Bill, Janine, and Tabitha Atwell (pictured above) play important roles in the growth of the Epilepsy Foundation of Minnesota (EFMN). Bill currently serves of the Board of Directors. Janine was part of the discussion that made Anoka-Hennepin schools the first Seizure Smart District. And Tabitha created the first Atwell family Walk team in 2009, named Team Stephanie Atwell.
They do this because of Stephanie. Bill and Janine’s daughter, and Tabitha’s sister, who passed away from Sudden Unexpected Death in Epilepsy (SUDEP) in 2008 while studying abroad in Vienna, Austria.
“She only experienced three grand mal seizures that were witnessed. The fourth, unwitnessed, is the one that killed her,” says Janine.
Stephanie and her family went through eight years of doctor appointments and medication changes to try and control her seizures. Now, Bill, Janine, and Tabitha continue their journey by helping others.
“When she died the entire family was devastated and our recovery is still ongoing. We found we all grieved differently. Janine needed to be surrounded by friends and I wanted to be alone. My other daughter Tabitha organized our first Walk team in an effort to find some good in all the bad. Time does not completely heal a wound like this, but it does get better. Initially, we found it very difficult to talk about Steph. Now, we often do and we often laugh remembering something goofy that she did. All the volunteering and fundraising we have done with EFMN is in honor of Steph,” says Bill.
Being of service to others shows up in the entire Atwell family’s epilepsy journey. Four years after her epilepsy diagnosis, Stephanie went to her first EFMN event. It was a community information panel for people newly diagnosed, and in the crowd was a mother and father who were concerned for their daughter’s future and what her life would be like.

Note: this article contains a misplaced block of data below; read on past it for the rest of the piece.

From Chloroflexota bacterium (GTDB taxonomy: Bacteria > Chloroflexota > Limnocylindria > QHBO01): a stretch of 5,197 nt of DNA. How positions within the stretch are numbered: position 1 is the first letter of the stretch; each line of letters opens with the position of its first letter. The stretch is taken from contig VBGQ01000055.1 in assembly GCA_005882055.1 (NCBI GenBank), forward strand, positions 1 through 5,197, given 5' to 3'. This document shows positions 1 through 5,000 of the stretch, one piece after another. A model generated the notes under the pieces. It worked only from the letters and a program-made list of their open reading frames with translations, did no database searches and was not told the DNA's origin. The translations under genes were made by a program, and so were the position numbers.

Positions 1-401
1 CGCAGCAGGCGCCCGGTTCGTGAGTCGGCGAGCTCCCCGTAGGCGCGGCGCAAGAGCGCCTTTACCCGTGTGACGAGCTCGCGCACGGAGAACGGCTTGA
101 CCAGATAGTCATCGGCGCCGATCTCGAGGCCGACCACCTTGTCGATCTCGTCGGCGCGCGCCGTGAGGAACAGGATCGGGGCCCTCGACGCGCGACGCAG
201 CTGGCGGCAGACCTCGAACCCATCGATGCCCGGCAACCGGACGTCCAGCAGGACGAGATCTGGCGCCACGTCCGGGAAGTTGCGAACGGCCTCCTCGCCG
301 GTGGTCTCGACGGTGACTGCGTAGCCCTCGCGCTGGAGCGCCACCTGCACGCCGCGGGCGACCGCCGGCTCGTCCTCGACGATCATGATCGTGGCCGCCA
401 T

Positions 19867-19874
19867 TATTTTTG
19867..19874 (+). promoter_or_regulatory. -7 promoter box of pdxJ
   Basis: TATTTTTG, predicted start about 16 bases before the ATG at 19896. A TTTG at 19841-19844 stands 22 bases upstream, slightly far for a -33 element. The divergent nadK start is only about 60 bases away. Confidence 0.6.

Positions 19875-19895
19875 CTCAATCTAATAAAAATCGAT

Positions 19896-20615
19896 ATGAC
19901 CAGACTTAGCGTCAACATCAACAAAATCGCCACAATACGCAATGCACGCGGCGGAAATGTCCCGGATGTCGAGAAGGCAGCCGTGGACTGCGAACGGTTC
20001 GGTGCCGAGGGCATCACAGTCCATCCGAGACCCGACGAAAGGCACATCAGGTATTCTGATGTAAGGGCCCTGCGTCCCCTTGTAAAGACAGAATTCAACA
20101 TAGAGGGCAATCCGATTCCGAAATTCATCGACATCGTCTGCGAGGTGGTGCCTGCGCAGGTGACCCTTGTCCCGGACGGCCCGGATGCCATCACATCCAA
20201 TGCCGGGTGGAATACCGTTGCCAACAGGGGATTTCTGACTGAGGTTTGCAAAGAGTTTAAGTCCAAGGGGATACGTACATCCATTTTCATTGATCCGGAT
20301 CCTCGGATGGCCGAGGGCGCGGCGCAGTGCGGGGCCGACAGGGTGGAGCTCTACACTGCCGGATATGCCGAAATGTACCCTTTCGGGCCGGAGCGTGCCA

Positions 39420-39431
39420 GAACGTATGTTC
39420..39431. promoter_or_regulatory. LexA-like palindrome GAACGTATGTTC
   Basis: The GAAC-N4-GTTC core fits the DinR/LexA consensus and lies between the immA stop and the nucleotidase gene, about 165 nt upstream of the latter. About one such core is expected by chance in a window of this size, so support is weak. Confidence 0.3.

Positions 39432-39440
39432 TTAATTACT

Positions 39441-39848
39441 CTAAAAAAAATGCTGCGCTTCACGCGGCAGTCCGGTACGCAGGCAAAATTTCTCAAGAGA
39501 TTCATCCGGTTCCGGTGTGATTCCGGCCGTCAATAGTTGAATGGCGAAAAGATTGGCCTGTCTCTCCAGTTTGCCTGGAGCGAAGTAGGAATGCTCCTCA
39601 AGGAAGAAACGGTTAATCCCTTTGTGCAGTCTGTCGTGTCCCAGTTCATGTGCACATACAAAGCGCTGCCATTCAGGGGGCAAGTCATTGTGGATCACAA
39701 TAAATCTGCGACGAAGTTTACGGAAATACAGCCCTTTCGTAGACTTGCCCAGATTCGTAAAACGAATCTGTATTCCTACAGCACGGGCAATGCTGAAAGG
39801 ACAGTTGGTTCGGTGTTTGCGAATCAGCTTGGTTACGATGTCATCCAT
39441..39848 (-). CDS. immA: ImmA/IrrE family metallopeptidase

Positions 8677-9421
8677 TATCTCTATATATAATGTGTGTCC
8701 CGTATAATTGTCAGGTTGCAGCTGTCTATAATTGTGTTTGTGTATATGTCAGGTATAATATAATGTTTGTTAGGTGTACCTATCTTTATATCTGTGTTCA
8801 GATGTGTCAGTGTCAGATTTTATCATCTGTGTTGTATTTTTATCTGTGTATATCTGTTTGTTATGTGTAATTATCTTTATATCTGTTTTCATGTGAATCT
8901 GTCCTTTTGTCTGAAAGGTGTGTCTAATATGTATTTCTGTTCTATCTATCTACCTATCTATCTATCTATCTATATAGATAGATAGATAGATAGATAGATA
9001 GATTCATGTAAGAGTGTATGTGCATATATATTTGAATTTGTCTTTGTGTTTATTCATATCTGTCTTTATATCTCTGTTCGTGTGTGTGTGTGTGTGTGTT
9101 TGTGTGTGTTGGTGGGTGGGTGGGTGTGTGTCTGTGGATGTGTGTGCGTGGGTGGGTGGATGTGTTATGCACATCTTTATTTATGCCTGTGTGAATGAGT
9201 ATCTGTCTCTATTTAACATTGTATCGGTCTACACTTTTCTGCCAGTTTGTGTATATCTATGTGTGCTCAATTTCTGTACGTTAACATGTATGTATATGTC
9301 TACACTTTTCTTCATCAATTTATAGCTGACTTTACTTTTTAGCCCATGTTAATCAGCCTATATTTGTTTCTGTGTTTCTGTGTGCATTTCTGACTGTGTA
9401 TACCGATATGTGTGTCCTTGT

“When it came time for our introduction, Steph stood up and directed her comments to the father and mother and used herself as an example of someone who was dealing with epilepsy and living a full life. She gave these parents hope that their daughter would do the same. I was never prouder of my daughter,” says Bill.
Bill also took away a message from Stephanie that night. He’s since focused on making sure others have the opportunity to live the way she lived. A full life.
“I have the ability to motivate these families because I set an example for them in a way that other volunteers may not be able to. I have epilepsy, and although I went through the stages of denial, self-doubt, and giving up, I found a way to get through all of that to achieve my dreams of graduating from college and supporting myself even though I have a disability.”
-Stephanie Atwell. From an essay on leadership, written during her time at the University of Wisconsin-Madison.
Team Stephanie Atwell is constantly at the top of the leaderboard for highest fundraising Walk teams. And even though the annual Gala is far from Bill’s favorite event, because it means he has to dress up, he attends and brings friends every year. The common theme being these fundraising events are crucial to supporting programs like Camp Oz, Seizure Smart Schools, Connect Groups, and Information Services.
But staying connected to the epilepsy community after losing a family member isn’t easy.
“Quite honestly, I really didn’t want to be at all associated with the disorder that killed my daughter. However, I came to realize through the grief process, that I could support Bill and Tabitha in their work with the organization,” says Janine.
Janine, Bill, and Tabitha’s continued involvement means opportunities for others. It means more people living a full life.
“We have come a long way since Stephanie’s death. When it happened, I wanted something good to come out of all the misery caused by her death and EFMN has provided the vehicle for me to make that happen,” says Bill.